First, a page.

• The global cost of cybercrime will reach $2 trillion by 2019, a threefold increase from the 2015 estimate of $500 billion.
  • The "Q1 2018 Cybercrime Report" by ThreatMetrix reported a staggering 1 billion bot attacks. Out of these, 100 million came from mobile device users.
  • The global digital forensics market will grow at a compound annual growth rate (CAGR) of 9.7 percent between 2017 and 2025.
  • The mobile device forensics market will grow at a CAGR of 16.4 percent through 2028.

Mobile usage has outpaced all other platforms. Therefore, it is only natural that mobile forensics has become an integral part of criminal investigations.

The recovery of digital evidence or data from a mobile device under forensically sound conditions needs more than sophisticated technology. It also requires advanced mobile forensics training for law enforcement officers.

In many cases, mobile digital evidence is critical to a conviction. But the lack of trained officers in this area thwarts that process.

This means that communities need more law enforcement personnel trained in mobile forensics who can help tackle the backlog of evidence at regional crime labs.

Furthermore, there is a proliferation of apps, which means that forensic investigators must stay on top of changes. For example, criminals often try to destroy their phones when on the brink of an arrest.

Sophisticated technology has the power to unearth evidence from even damaged SIMs, deliberate or otherwise. Experts know that each app comes with its peculiarities and secret places where data resides.

For most departments, the existing forensic software tools address regular telephonic data like texts, call logs, voicemail or contact lists. These departments do not have the bandwidth to do in-depth analyses of information saved in third-party applications.

Tools like MagnetForensics’ Internet Evidence Finder or AccessData’s Mobile Phone Examiner (MPE) Plus are powerful enough to extract this information. In many cases, they find that people use third-party applications to communicate about their crimes, since they feel they won't get caught.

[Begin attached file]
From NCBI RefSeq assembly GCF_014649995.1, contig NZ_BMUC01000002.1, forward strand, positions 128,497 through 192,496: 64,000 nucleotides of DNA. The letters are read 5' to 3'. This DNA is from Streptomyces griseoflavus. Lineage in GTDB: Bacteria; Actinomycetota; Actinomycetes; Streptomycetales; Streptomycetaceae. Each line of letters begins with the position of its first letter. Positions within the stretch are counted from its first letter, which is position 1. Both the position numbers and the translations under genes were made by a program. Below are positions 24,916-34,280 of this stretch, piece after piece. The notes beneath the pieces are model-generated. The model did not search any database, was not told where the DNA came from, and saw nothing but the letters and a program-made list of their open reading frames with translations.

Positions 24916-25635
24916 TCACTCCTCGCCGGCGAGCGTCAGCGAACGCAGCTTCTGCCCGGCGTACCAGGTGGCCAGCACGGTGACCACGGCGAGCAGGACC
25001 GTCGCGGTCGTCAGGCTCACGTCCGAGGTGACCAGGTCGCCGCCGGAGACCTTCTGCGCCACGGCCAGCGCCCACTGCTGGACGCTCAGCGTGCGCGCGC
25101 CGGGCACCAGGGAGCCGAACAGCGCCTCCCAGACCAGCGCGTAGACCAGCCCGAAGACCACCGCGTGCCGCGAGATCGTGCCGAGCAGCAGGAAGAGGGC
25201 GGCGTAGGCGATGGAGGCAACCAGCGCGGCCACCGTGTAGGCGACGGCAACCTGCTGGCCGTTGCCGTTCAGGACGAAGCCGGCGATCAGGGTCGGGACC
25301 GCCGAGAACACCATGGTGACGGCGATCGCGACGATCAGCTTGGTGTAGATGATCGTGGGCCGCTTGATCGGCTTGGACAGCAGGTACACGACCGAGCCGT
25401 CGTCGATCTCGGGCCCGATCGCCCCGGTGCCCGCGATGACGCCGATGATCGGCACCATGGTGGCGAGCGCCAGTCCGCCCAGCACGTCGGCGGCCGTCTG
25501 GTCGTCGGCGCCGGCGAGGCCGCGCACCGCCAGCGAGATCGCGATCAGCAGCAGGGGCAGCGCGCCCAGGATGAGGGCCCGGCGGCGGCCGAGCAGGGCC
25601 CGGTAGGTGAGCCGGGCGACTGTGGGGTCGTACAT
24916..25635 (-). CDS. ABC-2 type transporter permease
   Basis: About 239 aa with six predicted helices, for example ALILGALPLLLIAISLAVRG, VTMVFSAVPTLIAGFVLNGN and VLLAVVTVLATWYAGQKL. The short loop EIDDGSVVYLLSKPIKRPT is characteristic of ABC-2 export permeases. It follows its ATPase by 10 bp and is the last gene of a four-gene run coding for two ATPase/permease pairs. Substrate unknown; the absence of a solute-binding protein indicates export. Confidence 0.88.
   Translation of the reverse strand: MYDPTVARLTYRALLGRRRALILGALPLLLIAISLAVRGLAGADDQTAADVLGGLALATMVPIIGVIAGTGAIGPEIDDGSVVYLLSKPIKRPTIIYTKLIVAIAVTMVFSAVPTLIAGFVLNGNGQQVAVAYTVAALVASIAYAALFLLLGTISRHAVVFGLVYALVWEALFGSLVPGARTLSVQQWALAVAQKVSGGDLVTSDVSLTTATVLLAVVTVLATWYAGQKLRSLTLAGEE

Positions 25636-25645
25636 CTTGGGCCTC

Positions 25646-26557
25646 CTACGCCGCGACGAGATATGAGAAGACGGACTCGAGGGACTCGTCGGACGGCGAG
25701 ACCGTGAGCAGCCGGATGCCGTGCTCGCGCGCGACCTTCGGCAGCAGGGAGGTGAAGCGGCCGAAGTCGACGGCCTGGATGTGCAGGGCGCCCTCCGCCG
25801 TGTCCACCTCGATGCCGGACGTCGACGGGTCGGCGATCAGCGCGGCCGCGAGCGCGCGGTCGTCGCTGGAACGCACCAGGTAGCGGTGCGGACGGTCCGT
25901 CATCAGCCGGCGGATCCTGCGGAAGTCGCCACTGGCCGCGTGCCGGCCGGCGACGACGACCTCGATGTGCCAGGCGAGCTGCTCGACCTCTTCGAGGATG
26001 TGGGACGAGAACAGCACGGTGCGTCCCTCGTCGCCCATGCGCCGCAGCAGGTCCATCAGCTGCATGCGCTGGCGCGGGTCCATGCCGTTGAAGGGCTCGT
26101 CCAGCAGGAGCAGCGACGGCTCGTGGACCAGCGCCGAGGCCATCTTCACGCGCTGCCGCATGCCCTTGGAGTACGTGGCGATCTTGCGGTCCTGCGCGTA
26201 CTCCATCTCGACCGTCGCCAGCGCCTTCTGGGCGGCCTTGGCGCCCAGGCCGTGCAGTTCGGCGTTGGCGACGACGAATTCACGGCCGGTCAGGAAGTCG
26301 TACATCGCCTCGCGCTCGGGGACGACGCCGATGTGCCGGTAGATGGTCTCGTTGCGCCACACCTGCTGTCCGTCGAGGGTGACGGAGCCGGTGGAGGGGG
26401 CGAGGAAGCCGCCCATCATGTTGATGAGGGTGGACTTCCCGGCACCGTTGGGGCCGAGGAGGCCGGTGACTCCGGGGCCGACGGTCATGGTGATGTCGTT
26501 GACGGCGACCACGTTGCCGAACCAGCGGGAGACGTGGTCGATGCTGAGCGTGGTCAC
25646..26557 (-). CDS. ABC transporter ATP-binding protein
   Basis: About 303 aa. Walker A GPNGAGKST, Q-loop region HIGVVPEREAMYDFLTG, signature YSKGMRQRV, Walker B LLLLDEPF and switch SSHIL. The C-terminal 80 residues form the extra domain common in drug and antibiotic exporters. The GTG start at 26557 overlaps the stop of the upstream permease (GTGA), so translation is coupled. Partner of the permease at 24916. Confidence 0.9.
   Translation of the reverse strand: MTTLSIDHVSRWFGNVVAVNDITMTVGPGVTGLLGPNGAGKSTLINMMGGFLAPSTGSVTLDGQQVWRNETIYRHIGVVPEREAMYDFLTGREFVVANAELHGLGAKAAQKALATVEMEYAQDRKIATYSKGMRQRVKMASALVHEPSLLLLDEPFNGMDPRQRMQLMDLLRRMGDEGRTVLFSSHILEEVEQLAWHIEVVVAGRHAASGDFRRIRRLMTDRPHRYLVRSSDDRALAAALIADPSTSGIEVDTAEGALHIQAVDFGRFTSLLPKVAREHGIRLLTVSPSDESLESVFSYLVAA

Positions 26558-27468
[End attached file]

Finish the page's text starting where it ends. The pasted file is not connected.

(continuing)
Evidence collection and analysis is a time-consuming and labor-intensive process. Our digital lives have complicated that process further, with hardware-based data as well as cloud data.

Newer tools focus on simplicity, even if an investigator didn’t have a technical background or training, he or she could use the software to find the information they need with ease.

Sophisticated mobile forensic methods also extract valuable information from the victim's phone. They can use that information to help corroborate their statements, confirm or disprove events under investigation.

Automated tools, however, have their limitations. Training of forensic experts is therefore imperative. Officers and investigators need training and state-of-the-art equipment to recover to carve data from digital devices.

Significant strides are needed for funding mobile forensic equipment and training officers in their usage. But whatever progress we have made, has increased the number of cases investigators can pursue and solve.

Maui County, Hawaii, police officers recently made headlines for their proactive adoption and training in this area. Along with law enforcement personnel, University of Hawai’i Maui College administrators and tech personnel joined in the training workshop as well.

As we can see, mobile forensics is a relatively new science. But it is evolving due to the fast pace of mobile usage and the nature of crimes. The sheer volume of data is daunting, and that’s the reason why investigators need the best tools at their disposal.

We see an interesting trend developing to beat these odds — the advent of mobile labs for mobile forensics.

One of the first is the Anoka County, Minnesota, Sheriff's Office, which converted an ambulance to build the state's first mobile digital forensics lab. Detectives can now gather and analyze electronic data from crime scene devices fast without taking them to a lab for testing.